Their projects have been featured at Art in Odd Places (Big Bronze Statues was chosen as one of the highlights of the 2009 season by Time Out New York), in a solo show at Le Petit Versailles, New York, at the British Film Festival (finalist in the avant-garde category), and in Contemporary Flanerie: Reconfiguring Cities (Oakland University, Michigan) among other venues. The first retrospective of their work to date, but here all dreams equal distance, was shown at Grinnell College's Faulconer Gallery in April, 2010 and featured a collaborative multi-media event, the day you left. In November 2010 their a site-specific project, A Shelter on King's Road placed the trace of Martin Luther King's firebombed cottage in the Markland House, a National Register treasure acquired by Flagler College in 1966. Recent projects include All Love is Stolen (2013), a 5000 flyer street distribution in South Beach for O, Miami, and The Fernando Pessoa Game, which they run in Lisbon each summer at Disquiet, International.

 

In the past few years Lopes' work has been seen in the U.S. at the Contemporary Museum in Baltimore, at El Museo del Barrio, ApexArt and the America's Society in New York, at the Contemporary Art Museum in Saint Louis, among other venues. In the same period his work was also seen in Turkey, Armenia, Italy, France, Germany, Poland, Chile and Portugal. In his native Brazil the artist has shown at the National Museum of Fine Arts, the Museum of Modern Art of Salvador, and the Museum of Art of São Paulo, among other institutions. His work was curated into exhibitions by artists such as Janine Antoni, Luciano Fabro and Lygia Pape, as well as by curators such as Paulo Herkenhoff. Lopes was the winner of the Worldstudio AIGA and RTKL awards, the Contemporary Art Museum Project award (Saint Louis) and the Prêmio Phillips of a trip to Paris. A recent project, Crimes Against Love, was featured on the cover of The Advocate.

 

Terri Witek is the author of Exit Island, The Shipwreck Dress ( Florida Book Award Medalists), Carnal World, Fools and Crows, Courting Couples (Winner of the 2000 Center for Book Arts Contest) and Robert Lowell and LIFE STUDIES: Revising the Self, as well as a recent comic book/ poetry chapzine, First Shot at Fort Sumter/Possum. Her poetry has appeared in Slate, The Hudson Review, The New Republic, The American Poetry Review, and other journals, and she is the recipient of fellowships from the MacDowell Colony, Hawthornden International Writers' Retreat, and the state of Florida. A native of northern Ohio, she teaches English at Stetson University, where she holds the Sullivan Chair in Creative Writing.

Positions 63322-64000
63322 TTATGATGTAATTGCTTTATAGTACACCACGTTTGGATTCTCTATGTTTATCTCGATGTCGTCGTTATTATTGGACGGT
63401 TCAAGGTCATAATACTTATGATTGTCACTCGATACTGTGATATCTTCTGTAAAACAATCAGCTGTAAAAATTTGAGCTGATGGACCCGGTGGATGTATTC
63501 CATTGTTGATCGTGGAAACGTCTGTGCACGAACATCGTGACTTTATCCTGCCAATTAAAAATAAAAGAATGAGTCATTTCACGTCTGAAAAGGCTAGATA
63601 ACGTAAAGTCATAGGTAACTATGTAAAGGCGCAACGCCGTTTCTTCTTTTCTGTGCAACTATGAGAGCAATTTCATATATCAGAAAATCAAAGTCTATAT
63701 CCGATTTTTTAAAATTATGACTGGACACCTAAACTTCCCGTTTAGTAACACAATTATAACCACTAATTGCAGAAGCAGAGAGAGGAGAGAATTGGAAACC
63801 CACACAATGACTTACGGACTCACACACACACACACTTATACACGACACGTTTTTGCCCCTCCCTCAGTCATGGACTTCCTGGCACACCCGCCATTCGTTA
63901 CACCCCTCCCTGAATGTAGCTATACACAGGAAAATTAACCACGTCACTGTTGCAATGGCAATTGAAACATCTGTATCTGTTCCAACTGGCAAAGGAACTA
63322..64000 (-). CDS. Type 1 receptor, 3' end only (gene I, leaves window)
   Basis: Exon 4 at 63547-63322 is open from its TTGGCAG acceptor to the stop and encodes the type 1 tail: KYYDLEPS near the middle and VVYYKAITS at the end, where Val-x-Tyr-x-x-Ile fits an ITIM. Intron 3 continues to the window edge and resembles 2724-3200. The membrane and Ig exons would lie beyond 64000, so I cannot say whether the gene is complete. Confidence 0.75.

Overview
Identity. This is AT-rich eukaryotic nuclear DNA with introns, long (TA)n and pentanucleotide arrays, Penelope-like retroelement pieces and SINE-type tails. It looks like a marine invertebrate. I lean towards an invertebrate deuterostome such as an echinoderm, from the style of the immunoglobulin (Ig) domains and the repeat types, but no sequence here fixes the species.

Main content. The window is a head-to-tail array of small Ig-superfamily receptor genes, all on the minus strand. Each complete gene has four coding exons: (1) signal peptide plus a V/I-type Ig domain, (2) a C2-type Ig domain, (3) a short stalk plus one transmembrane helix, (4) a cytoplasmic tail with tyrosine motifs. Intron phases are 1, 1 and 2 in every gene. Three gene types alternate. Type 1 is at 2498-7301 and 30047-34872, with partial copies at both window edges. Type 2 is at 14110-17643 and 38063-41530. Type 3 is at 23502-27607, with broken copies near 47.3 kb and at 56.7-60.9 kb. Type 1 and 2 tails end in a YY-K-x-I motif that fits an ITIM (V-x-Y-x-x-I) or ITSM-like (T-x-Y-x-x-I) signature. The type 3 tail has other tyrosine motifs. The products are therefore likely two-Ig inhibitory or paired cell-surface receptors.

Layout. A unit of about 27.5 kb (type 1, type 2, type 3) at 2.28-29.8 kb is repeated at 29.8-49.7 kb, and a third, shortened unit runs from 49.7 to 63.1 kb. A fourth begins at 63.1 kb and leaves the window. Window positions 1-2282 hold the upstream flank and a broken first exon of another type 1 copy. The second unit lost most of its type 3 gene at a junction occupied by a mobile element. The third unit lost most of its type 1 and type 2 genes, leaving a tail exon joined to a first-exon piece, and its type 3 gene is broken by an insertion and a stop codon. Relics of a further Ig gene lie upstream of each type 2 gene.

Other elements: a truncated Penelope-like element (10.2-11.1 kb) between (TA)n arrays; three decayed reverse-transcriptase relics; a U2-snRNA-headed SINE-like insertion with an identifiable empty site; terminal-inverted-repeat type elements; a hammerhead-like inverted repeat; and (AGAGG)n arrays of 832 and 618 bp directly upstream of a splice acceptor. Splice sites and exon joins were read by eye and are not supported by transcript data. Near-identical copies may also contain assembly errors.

Graphic Narrative Workshop with Jarod Roselló

In this workshop, attendees will write and draw a (very) short comic and produce an “instant book.”  Specifically, we will focus on (re)constructing the images, memories, desires, and sensations of childhood. The nature of drawing lines and cartoons means working in a style that hearkens back to childhood. Rather than disavowing this relationship, we will call it back into existence as a way of testing our imaginative faculties and challenging the boundaries of what is possible. 

 

Jarod Roselló is a Cuban-American cartoonist, writer, and teacher from Miami, Florida. He holds an MFA in creative writing from Penn State University. He is the founder of Bien Vestido Press, a micro-publisher of handmade comics and zines, and draws a monthly column for Pank Magazine's blog on the craft of comics. You can find Jarod online at www.jarodrosello.com

Ira Sukrungruang –Non-Fiction

 

Ira is the author of the memoir Talk Thai: The Adventures of Buddhist Boy and the poetry collection, In Thailand It Is Night. He is the coeditor of two anthologies on the topic of obesity: What Are You Looking At? The First Fat Fiction Anthology and Scoot Over, Skinny: The Fat Nonfiction Anthology. He is the recipient of the New York Foundation for the Arts Fellowship in Nonfiction Literature, an Arts and Letters Fellowship, and the Emerging Writer Fellowship. His work has appeared in many literary journals, including Post Road, The Sun, and Creative Nonfiction. He is one of the founding editors of Sweet: A Literary Confection (sweetlit.com), and teaches in the MFA program at University of South Florida and the low-residency MFA program at City University in Hong Kong. For more information about him, please visit: www.sukrungruang.com.

 

Saturday Non-Fiction Workshop

The Balance Between Scene and Exposition in Memoir

The writer Judith Barrington dispels the age-old adage "Show don't tell." She insists that good memoirs must show and tell. In this workshop we will discuss the balance between the use of scene and exposition, and how the two work together to elevate life narratives.